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Frontpage News 2013 Better conditions for migrants in Greece

Greece_Photo by Yannis Kontos, Project Sea Change_2013
Young immigrants in a detention centre northwest of Athens, Photo credit: Yannis Kontos.

Better conditions for migrants in Greece

With support from the EEA Grants the UN Refugee Agency (UNHCR) has been able to assist Greek authorities to safeguard the rights of asylum seekers and migrants.

Greece has for many years been the gateway into Europe for asylum seekers and irregular migrants. Through the EEA Grants, Iceland, Liechtenstein and Norway, assist Greece reform the asylum system. Key objectives are better conditions for migrants, especially unaccompanied minors.

A Grants-funded project run by the UN Refugee Agency (UNCHR) in Greece is now completed. The UNHCR’s efforts contributed to the establishment of Greece’s new asylum system.

Asylum-procedure in line with international standards

Greece has had difficulties processing asylum applications, with long delays and a large backlog.

A UNHCR team of 14 legal officers has participated in asylum interviews to ensure that the examinations, carried out by the Greek police, are in line with international and European standards.

Greece has international obligations to safeguard people’s right to seek asylum and ensure that every asylum seeker receives fair treatment.

Following the participation in asylum interviews, the UNCHR team has provided advisory opinions to the police on information regarding country of origin, legal issues and other relevant observations in close to 4 000 cases.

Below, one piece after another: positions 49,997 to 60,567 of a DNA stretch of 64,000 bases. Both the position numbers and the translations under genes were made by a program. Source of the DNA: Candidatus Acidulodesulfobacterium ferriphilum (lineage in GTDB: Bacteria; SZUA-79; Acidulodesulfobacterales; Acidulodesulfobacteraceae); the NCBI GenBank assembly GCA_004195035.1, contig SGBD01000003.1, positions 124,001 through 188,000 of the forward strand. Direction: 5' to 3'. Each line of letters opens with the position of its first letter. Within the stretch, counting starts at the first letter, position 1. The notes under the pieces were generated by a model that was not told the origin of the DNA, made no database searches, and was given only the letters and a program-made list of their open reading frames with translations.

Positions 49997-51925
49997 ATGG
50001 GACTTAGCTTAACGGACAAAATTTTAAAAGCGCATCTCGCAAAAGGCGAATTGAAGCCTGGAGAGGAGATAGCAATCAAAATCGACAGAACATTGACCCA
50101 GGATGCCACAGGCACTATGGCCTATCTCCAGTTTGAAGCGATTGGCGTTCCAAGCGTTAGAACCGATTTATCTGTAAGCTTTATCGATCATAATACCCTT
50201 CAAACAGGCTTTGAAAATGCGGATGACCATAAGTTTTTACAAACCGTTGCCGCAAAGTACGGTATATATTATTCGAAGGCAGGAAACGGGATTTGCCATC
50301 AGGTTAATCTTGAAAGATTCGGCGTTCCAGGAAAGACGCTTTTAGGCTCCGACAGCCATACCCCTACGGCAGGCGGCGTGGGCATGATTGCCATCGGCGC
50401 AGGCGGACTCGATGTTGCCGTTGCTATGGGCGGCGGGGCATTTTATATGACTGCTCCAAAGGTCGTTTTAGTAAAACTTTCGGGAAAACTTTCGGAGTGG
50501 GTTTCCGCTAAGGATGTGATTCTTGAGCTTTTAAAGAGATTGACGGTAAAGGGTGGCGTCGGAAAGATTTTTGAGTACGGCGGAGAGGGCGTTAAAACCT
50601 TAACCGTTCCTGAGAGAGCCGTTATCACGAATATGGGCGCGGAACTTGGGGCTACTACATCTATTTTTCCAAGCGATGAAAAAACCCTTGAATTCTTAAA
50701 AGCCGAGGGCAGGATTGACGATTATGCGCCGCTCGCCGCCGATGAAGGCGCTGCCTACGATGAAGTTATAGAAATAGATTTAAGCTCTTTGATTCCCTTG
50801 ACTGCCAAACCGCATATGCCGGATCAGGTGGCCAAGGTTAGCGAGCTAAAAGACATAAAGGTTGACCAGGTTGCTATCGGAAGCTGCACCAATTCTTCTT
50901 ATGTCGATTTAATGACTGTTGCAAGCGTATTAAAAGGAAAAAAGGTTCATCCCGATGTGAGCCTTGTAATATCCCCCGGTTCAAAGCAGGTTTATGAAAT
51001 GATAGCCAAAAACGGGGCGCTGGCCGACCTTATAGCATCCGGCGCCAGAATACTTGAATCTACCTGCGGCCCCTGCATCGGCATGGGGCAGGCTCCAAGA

Making the asylum-system more effective

The new asylum system should help to clear the backlog of asylum appeals and EEA Grants funding has enabled UNHCR to assist in this process supporting the envisaged establishment of additional appeals and special committees.

Reception of asylum-seekers and unaccompanied or separated children (UASC)

The UNHCR has also contributed to improve the reception conditions from asylum-seekers. This has been achieved through better coordination with reception service providers (mainly NGOs) and by working with Greek authorities on developing common standards for reception centres, improving the referral mechanisms and generally trying to have a more strategic approach to the provision of reception services to asylum seekers.  

Many irregular migrants are children and adolescents who arrive in Greece without their family. Assistance to this group has been a particular focus. Seven of the 13 reception facilitates (with in total place for 970 persons) receiving support hosted unaccompanied asylum-seeking children.

Social and legal support to access reception services and address administrative obstacles was provided to 351 asylum seekers through the Greek Refugee Council (GRC).

Other projects

The Grants has also made it possible for asylum seekers to use the services of the International Organization for Migration (IOM) and return voluntarily to their country of origin. With help from the Grants, Greece will also establish screening centres for new arrivals.

Iceland, Liechtenstein and Norway have through the EEA-Grants allocated €63.4 million to Greece in the 2009-14 funding period. A third of this support – €20.9 million – is dedicated to addressing asylum and migration issues.

Read more about how the EEA Grants contribute to the establishment of a comprehensive asylum and migration system in Greece here